A report on six cases of seagrass-associated gastric impaction in bottlenose dolphins (Tursiops sp.)
Krzyszczyk, E., Kopps, A.M., Bacher, K., Smith, H., Stephens, N., Meighan, N.A. and Mann, J. (2012) A report on six cases of seagrass-associated gastric impaction in bottlenose dolphins (Tursiops sp.). Marine Mammal Science, In Press .
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Marine debris such as plastic and other foreign objects (e.g., nylon fishing line, cigarette wrappers, metal bottle caps) are commonly found in odontocete stomachs (Walker and Coe 1990), but due to the often small amounts and diversity of the debris, the impact on animal health is unclear (Walker and Coe 1990, Laist 1997, Baird and Hooker 2000). Small quantities can however, have large effects if they are capable of intermittently or consistently blocking the pyloric outflow tract (e.g., Tarpley and Marwitz 1993, Stamper et al. 2006, Jacobsen et al. 2010) causing longterm malnutrition and death (Gomerˇci´c et al. 2006); either directly due to acute gastric rupture or complete pyloric obstruction, or indirectly as a result of chronic malnutrition due to partial/intermittent pyloric obstruction. Kastelein and Lavaleije (1992) documented the persistence of undigested algae in the forestomach of a harbor porpoise for at least 3 d. Several other odontocete species (e.g., bottlenose dolphins (Tursiops truncatus, e.g., McBride 1940), northern right whale dolphins (Lissodelphus borealis,Walker and Coe 1990), and spinner dolphins (Stenella longirostris, Trianni and Kessler 2002)) have been found to ingest marine plants, such as kelp (Egregia sp., Macrocystic pyrifera), seaweed (Fucus vesiculosus) or seagrass (Enhalus acroides, Haldule uninervis). However, death due to gastric impaction by marine plants (high densities of intertwined marine plant(s) preventing efficacious pyloric emptying and gastric evacuation (Santos et al. 2001)) is rarely reported (see McBride 1940, Trianni and Kessler 2002).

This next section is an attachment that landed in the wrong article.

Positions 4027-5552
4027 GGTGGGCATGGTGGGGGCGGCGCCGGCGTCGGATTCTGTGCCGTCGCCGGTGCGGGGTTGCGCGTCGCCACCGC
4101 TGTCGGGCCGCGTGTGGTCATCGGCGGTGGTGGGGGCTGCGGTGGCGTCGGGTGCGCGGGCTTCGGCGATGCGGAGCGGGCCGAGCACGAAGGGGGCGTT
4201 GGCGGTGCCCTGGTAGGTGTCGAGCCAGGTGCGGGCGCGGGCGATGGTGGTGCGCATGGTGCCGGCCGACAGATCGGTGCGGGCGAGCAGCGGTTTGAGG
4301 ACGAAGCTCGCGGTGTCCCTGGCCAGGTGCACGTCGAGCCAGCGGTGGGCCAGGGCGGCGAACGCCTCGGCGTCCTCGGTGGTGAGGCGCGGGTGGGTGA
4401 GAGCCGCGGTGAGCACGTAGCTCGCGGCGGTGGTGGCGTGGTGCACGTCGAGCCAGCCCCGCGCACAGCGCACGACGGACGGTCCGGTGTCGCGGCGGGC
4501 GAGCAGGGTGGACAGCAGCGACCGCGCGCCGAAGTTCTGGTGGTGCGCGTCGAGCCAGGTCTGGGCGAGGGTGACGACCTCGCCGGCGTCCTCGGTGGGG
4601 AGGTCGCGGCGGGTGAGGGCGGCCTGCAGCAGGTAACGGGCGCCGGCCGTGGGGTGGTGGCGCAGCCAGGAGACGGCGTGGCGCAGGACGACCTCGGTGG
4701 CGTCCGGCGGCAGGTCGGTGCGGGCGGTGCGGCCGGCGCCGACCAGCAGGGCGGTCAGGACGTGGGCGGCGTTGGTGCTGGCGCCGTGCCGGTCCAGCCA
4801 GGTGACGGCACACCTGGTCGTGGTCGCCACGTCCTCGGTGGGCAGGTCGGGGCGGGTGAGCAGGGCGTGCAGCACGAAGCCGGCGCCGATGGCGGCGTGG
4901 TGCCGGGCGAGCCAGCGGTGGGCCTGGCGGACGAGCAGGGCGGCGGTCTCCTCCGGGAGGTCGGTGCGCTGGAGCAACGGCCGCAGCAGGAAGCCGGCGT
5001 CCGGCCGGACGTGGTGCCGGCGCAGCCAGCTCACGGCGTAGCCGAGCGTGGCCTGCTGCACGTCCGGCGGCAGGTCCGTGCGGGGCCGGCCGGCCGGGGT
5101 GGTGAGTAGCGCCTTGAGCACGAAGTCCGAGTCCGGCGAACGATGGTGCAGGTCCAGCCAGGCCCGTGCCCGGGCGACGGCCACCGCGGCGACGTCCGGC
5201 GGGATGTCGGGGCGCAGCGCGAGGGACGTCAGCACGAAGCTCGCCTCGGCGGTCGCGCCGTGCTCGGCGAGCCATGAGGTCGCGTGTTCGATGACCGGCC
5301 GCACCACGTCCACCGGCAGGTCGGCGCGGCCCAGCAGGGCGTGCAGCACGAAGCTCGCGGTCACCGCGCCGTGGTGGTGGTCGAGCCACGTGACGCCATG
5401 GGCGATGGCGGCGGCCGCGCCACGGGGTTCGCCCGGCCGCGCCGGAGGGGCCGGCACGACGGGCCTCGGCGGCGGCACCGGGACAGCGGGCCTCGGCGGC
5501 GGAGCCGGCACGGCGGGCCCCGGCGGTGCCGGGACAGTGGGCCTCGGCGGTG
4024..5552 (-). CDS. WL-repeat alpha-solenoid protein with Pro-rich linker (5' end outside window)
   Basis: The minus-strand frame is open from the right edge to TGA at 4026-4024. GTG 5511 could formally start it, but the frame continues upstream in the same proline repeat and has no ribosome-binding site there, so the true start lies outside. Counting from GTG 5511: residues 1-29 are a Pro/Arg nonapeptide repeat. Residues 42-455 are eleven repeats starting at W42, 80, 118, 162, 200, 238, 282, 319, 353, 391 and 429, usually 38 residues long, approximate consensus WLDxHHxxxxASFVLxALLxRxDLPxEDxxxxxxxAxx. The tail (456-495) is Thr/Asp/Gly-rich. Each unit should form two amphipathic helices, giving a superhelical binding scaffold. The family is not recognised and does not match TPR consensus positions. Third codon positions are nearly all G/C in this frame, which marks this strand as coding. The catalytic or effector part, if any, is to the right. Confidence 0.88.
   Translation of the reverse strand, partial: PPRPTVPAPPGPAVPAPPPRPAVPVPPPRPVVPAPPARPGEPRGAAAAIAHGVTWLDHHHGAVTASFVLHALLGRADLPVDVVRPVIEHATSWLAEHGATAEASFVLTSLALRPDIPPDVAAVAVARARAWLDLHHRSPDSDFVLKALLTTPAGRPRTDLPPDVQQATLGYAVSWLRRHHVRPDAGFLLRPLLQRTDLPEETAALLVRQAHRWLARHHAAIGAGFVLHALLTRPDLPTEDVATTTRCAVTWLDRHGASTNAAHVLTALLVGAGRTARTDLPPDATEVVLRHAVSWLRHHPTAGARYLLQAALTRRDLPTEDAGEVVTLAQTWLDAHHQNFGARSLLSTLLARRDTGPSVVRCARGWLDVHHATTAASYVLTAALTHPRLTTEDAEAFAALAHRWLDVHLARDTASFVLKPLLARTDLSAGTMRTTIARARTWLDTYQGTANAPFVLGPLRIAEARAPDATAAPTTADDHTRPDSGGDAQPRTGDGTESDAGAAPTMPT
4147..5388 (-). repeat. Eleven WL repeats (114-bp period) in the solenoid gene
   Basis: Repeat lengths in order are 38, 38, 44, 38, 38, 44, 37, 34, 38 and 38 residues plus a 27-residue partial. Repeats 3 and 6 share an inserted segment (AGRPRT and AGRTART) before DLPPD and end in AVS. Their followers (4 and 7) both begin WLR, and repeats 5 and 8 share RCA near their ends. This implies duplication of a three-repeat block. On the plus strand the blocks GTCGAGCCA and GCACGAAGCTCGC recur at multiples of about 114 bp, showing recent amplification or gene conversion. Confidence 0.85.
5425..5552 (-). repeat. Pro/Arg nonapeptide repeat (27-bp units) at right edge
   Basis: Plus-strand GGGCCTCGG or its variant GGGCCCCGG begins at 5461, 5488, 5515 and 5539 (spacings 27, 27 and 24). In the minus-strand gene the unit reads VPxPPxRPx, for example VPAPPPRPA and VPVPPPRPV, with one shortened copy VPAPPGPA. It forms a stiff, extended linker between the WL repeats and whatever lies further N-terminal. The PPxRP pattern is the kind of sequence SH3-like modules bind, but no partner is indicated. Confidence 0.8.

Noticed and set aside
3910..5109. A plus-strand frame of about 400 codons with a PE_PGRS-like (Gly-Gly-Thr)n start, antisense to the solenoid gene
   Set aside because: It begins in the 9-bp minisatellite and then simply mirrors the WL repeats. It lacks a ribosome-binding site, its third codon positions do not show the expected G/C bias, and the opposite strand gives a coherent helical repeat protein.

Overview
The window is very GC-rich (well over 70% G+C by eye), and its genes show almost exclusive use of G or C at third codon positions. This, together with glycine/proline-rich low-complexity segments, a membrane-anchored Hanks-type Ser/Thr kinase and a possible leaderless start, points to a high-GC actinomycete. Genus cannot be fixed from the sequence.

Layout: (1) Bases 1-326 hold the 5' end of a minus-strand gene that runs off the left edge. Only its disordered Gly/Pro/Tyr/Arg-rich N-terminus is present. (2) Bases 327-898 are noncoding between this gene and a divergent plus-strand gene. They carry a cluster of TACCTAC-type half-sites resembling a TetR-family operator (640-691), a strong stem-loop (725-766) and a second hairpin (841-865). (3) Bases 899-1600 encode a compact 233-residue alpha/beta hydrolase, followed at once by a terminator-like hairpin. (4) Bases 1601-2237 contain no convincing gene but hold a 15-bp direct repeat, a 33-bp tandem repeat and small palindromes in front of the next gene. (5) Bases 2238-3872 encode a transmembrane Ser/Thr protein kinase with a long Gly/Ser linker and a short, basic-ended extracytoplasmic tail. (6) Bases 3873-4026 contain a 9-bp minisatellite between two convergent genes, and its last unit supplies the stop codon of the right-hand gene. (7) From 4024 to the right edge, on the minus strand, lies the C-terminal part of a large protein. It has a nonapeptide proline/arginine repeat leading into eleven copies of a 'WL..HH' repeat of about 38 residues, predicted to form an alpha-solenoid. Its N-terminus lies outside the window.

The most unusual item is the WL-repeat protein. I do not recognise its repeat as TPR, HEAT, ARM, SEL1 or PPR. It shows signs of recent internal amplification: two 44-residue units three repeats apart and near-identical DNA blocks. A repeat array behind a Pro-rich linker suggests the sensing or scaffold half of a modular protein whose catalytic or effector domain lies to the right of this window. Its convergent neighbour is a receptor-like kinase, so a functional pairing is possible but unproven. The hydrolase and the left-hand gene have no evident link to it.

|Publication Type:||Journal Article|
|Murdoch Affiliation:||School of Veterinary and Biomedical Sciences|
|Copyright:||© Society for Marine Mammalogy|
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